The future is better with women at every table where decisions are being made. Trailblazing women like Shirley Chisholm have been claiming their space and demanding women’s inclusion and equality throughout history, and now it’s on us.

Across all sectors, communities and societies, women have key contributions to make to leadership. From politics and corporations to sports and STEM, diverse leadership benefits everyone. …


It will soon be a year since WHO declared COVID-19 to be a pandemic. By now, every corner of the world has felt the devastating impact of the pandemic, and women and girls in science are on the front lines of response. They are healthcare workers and innovators. They are researching vaccines and pioneering treatments. They are leading us toward a safer world, and inspiring the next generation of girls to be forces of good in science and tech.

This 11 February, we’re celebrating International Day of Women and Girls in Science by highlighting just some of the women and…


While 2020 will be remembered most for the way COVID-19 changed our lives in nearly every way and in every part of the world, we made some strides for women’s rights and gender equality. From new laws addressing domestic violence and equality to women’s critical leadership during the global pandemic, join us to celebrate some key moments for gender equality this year.

Women leaders shine in the face of COVID-19

Governments across the world worked to respond to COVID-19, with research suggesting that in countries where women lead, the responses were quicker, more effective and stronger. …


In 2020, COVID-19 touched our lives in nearly every way, everywhere, as countries went into lockdown and restricted movement to contain the spread of the virus. As doors closed and isolation began, reports of all forms of violence against women and girls, particularly domestic violence, began to rise.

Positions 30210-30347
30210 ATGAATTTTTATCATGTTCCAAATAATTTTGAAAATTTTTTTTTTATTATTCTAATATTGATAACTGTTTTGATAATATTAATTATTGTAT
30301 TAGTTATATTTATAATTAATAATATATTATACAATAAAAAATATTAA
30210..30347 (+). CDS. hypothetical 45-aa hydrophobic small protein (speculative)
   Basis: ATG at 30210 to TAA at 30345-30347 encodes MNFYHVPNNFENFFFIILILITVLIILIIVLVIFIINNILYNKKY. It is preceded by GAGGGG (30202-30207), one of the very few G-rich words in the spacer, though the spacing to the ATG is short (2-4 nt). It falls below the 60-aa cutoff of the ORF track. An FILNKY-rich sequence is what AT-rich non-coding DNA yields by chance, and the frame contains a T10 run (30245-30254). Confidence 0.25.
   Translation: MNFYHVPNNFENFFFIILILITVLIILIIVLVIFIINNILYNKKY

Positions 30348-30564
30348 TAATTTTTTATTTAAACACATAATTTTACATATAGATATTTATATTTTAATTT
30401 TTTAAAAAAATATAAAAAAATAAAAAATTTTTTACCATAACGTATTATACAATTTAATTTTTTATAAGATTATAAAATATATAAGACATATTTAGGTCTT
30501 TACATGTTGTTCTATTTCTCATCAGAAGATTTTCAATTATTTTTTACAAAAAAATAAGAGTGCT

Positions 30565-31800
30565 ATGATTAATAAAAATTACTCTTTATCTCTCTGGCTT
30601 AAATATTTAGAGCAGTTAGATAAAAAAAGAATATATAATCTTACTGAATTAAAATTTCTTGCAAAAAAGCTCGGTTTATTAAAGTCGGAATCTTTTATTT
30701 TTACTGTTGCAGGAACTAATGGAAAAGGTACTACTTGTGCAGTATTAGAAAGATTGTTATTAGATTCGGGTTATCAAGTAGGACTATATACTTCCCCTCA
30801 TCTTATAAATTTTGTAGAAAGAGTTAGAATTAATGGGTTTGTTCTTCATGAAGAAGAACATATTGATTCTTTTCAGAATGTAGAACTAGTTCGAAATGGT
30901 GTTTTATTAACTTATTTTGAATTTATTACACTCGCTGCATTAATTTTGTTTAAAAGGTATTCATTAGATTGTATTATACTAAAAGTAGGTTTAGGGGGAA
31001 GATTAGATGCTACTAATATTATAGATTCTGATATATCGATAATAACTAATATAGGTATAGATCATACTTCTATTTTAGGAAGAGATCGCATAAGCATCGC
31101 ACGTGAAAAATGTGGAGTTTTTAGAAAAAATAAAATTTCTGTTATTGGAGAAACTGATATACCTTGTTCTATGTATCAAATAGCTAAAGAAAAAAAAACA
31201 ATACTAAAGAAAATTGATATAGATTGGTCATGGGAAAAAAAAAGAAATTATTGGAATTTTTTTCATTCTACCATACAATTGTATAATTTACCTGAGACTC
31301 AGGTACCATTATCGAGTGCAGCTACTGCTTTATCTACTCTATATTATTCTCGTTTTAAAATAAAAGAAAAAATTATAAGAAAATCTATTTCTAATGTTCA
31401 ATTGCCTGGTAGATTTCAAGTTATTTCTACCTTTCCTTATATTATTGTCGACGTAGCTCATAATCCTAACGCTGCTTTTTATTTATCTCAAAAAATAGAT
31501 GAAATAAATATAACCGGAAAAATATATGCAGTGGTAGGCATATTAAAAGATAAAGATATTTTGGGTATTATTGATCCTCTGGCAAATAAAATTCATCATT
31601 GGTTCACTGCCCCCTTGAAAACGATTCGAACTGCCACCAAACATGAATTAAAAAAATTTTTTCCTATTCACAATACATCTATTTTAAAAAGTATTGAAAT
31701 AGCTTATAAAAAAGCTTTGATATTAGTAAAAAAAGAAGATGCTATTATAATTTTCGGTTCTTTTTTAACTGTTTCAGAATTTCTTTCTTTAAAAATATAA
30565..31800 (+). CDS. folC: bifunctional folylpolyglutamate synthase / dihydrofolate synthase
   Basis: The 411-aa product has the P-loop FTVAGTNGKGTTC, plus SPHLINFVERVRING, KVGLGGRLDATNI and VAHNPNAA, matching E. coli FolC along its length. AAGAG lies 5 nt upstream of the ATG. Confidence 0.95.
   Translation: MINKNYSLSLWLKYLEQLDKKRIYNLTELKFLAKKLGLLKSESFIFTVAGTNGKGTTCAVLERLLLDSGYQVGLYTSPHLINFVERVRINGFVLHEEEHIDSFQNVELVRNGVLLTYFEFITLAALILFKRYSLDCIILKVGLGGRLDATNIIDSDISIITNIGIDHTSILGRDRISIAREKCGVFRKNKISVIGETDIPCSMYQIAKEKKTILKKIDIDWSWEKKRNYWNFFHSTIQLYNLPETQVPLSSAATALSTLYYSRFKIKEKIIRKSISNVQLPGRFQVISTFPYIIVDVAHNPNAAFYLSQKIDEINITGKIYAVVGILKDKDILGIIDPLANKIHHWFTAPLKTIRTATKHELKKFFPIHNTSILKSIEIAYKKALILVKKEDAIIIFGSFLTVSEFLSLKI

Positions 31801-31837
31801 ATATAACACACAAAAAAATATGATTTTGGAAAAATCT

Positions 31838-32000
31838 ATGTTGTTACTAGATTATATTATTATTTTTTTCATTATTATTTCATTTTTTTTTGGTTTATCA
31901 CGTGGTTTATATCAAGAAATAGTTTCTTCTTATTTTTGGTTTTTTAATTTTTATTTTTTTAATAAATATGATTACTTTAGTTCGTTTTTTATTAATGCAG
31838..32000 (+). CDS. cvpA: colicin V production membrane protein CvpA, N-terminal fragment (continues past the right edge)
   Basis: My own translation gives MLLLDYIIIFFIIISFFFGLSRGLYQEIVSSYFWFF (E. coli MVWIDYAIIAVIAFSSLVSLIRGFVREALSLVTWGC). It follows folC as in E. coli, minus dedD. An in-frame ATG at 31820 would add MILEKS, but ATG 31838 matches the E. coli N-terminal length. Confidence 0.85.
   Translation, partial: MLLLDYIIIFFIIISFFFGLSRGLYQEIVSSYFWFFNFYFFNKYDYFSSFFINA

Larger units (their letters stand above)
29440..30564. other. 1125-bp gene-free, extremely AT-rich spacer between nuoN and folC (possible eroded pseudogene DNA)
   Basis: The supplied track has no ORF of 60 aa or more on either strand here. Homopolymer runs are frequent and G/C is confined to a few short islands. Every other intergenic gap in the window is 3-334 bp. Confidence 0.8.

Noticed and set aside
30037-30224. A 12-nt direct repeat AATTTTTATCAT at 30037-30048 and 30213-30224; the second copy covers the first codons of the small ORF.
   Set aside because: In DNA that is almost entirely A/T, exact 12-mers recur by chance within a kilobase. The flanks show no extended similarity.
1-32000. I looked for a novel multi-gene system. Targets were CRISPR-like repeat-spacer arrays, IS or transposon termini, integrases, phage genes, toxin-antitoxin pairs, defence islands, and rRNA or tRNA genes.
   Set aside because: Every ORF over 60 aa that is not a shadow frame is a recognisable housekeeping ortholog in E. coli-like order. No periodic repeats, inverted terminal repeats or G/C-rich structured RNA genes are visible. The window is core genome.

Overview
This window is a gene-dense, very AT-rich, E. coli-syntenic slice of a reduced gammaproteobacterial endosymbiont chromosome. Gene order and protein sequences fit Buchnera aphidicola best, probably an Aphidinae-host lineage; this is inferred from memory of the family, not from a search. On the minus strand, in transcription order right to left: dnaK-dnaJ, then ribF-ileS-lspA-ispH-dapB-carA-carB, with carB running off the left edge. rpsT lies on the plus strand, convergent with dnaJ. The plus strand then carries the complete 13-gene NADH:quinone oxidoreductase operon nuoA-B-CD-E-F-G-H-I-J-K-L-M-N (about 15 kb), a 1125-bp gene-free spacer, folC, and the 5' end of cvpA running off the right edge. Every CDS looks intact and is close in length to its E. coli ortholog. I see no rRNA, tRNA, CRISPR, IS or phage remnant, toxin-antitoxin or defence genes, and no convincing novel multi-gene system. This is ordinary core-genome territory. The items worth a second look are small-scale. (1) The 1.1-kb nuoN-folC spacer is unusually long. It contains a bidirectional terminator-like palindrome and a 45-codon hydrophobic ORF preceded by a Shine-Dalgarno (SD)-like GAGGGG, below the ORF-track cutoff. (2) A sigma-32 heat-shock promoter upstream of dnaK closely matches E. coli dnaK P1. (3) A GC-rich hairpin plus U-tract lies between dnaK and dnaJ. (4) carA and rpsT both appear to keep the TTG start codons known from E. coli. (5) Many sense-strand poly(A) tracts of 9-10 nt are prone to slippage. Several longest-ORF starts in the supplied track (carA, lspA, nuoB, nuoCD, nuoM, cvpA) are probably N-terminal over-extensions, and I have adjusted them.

The pandemic of violence against women is not new. Even before COVID-19 hit us, globally, 243 million women and girls were abused by their intimate partners in the past year. The COVID-19 pandemic intensified the violence, even as support services faltered and accessing help became harder.

As we mark the annual 16…


Five stories of women’s leadership

Women leaders of all ages at the Democracy Day celebrations in 2011. The celebration was organized by UN Women and the Institute of Social Studies to recognize the work of elected women representatives around India. The Constitution of India mandates the reservation of 1/3 seats for women in local bodies. Many states now also have 50 percent reservation for women. Photo: UN Women/Ganganjit Singh

The question has never been whether women can lead as capably as men. Women have always led, and women will always lead, especially when the times are hard, and their communities are in need.

The question that we need to ask is, why is women’s leadership invisible? Why is their potential and their power stifled?

In the midst of a global pandemic, we find women on the front lines everywhere, as heads of government, legislators, healthcare workers, community leaders, and more. …

UN Women

UN Women is the United Nations entity for #genderequality and women's empowerment.